Gharial reptile Gavialis gangeticus - Extinction


Gavialis gangeticus

Conservation Status: Critically Endangered

Cause of Decline: Habitat Loss

Location: Asia

Collection: Reptiles

FMNH catalogue no. 82681

Measuring up to six metres long, the gharial is one of the largest crocodilians, a group that includes crocodiles, alligators and caimans. It is native to the northern Indian subcontinent and has a very distinctive long, narrow snout with over 100 sharp teeth, perfectly adapted for catching fish underwater. The common name, gharial, refers to the bulbous growth males have on the end of their snouts, which is thought to resemble an Indian earthenware pot called a ‘ghara’. Gharials are the most aquatic of all crocodilians, inhabiting deep areas of fast-flowing rivers and, due to weak legs, they are unable to move very easily on land.

While the gharial was formerly found in India, Pakistan, Nepal, Bangladesh, Bhutan and Myanmar, the species now only exists in small numbers in India and Nepal, in a mere two percent of its former range. In 1946, there were an estimated 5000-10,000 individuals yet by the 1970s they faced extinction, with only 300 remaining. In 1979 measures were taken to initiate a captive breeding programme and, although it managed to save the species from extinction, between 1997 and 2006 their numbers suffered once again, dropping to less than 200 breeding adults.

Traditionally, the biggest threat to the gharial was hunting. They were commonly killed for their skins or the supposed aphrodisiac effect of the males’ snout appendage, and gharial eggs were collected for their medicinal properties. Hunting continues today but now the biggest threats to the gharial’s survival is loss of habitat and pollution. Rivers in the area are continuously encroached upon for human development and dammed or drained for irrigation, all of which add to the pollution and siltation of the water. In 2007, over 100 dead gharial were found in India’s Chambal River, thought to be poisoned by toxins.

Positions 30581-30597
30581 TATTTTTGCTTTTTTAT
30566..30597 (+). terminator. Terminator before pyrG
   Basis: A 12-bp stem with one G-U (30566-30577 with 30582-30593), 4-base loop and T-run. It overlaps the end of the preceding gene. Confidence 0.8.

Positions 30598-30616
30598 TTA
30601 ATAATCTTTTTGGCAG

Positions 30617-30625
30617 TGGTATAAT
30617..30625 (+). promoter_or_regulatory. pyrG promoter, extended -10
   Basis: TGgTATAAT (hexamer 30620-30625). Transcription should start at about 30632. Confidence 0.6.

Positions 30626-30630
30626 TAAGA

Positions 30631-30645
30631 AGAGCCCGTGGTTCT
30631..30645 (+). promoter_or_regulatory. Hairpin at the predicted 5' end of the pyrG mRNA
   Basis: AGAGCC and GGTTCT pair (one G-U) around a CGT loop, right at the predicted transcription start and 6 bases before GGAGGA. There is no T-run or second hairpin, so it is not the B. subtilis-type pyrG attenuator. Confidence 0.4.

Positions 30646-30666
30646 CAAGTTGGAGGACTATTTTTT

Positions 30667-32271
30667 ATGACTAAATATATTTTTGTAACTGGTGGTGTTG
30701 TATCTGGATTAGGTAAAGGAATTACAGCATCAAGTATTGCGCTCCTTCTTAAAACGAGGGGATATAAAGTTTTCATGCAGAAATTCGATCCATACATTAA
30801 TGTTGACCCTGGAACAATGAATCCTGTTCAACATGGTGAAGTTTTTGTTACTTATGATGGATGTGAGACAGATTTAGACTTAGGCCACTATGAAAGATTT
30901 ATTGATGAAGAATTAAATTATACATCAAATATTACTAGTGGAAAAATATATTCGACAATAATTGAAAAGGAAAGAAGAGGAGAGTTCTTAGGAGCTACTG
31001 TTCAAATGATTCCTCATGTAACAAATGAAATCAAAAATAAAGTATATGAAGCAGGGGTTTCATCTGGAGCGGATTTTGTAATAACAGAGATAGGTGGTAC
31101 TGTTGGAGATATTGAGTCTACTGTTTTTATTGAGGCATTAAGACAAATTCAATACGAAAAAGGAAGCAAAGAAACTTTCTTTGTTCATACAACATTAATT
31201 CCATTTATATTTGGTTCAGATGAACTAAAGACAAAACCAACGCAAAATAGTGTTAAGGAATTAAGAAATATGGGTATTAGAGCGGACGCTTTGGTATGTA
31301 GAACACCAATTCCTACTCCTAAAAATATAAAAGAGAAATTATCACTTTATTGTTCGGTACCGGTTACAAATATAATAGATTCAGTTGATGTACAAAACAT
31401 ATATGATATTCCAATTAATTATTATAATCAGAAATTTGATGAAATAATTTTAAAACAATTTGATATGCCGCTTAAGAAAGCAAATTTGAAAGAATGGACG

In 2016, 3000 gharial eggs hatched, the highest number since conservation efforts began in 1979. While many of these may not survive until adulthood, the increase nonetheless demonstrates that their numbers are improving. However, conservationists urge that the focus needs to shift from captive breeding to protecting what remains of the gharial’s habitat.

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